Norovirus chef Heston Blumenthal defends $500 price tag for Fat Duck Australia pop-up

Like I’ve written before, all the hacks are headed to Australia to make a buck (I actually live here, because of my wife’s career).

heston_blumenthalAging rock stars, actors, and celebrity chefs, they’ve all done, or are doing, the tour of Australia.

Norovirus-isn’t-my-fault chef Heston Blumenthal — whose famed Bray, England restaurant Fat Duck is popping up in Australia next year — has come under fire for the hefty price point of its tasting menu. The pop-up, which will take place in Melbourne, will cost $525 AUD ($475 USD) per person, excluding beverages. Not only is it more expensive (about $75 more) than the original price in England, but Good Food AU notes that this makes it one of Australia’s “most expensive restaurants.” Blumenthal believes the price is justified: “We’re basically picking up the entire kitchen and staff from the Fat Duck and relocating across the world.” Blumenthal must also house his 50 or so British staff for six months.

Careful with those raw oysters, which sickened 550 a couple of years ago in the UK.

He also added that “the cost structure for the Duck is like no other restaurant in the world. It can take one chef days just to make one item for the menu. Dining at the Duck is four and a half hours of entertainment.” In theory that’s just over $100 an hour for a “multi-sensory gastronomic journey of history, nostalgia, emotion and memory.” The reservation line opens October 8 and will close October 26. Fat Duck Australia will pop-up from February 3, 2015 to August 15, 2015.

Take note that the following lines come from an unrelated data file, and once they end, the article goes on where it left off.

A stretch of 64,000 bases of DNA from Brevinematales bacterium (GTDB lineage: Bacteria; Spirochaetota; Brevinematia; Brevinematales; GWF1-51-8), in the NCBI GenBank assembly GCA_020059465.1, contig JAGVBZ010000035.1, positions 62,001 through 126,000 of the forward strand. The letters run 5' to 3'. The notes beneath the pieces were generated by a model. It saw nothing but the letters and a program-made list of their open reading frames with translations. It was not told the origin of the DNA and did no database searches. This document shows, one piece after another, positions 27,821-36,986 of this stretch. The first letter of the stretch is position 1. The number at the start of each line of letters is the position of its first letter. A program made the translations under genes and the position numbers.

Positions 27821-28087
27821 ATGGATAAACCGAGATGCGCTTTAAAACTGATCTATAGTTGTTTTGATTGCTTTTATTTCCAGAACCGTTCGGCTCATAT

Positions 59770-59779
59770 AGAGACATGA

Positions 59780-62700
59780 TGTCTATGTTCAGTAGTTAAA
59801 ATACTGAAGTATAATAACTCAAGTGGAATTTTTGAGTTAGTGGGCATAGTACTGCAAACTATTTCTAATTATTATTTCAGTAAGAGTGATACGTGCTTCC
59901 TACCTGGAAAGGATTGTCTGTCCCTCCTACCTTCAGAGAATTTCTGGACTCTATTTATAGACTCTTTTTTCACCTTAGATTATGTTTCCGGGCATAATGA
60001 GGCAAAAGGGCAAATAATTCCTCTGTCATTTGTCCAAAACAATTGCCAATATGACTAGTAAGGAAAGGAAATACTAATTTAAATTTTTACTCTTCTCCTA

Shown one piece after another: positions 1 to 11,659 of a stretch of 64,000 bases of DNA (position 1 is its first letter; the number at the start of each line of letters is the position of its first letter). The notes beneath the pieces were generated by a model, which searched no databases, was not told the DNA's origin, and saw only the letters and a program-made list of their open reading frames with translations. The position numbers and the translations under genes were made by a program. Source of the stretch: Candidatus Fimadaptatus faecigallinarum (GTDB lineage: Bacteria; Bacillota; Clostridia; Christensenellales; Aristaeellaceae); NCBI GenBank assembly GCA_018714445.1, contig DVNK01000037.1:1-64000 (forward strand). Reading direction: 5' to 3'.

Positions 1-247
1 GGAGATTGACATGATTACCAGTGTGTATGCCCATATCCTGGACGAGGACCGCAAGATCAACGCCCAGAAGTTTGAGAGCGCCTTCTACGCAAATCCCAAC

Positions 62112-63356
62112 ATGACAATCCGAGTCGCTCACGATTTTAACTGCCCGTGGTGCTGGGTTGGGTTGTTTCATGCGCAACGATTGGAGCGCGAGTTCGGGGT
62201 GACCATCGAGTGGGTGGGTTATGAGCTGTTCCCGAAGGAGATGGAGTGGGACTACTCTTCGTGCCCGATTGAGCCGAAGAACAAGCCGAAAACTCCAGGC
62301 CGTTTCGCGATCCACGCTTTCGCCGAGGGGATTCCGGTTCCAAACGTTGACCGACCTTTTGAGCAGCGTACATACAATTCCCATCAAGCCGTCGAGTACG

I won’t be going.

Illinois website now details restaurant inspections

Decades after other regions figured out how to do it and five years of trying to get restaurant inspection reports on their website, Illinois public health officials finally succeeded this month.

The site — — now delivers a wealth of information on the inspections, including the inspection history and scores for more than 1,000 food establishments. health department opened the site earlier this month but did not announce it until Thursday.

“They can see more information because we summarized it for them,” said Jim Roberts, director of environmental health for the district. “I think we’re telling a public health story. You know if we just put up an inspection report or a score, which may vary from one jurisdiction to another, it is information, but it is very limited. This, I think, can help you make a decision because you have more information.”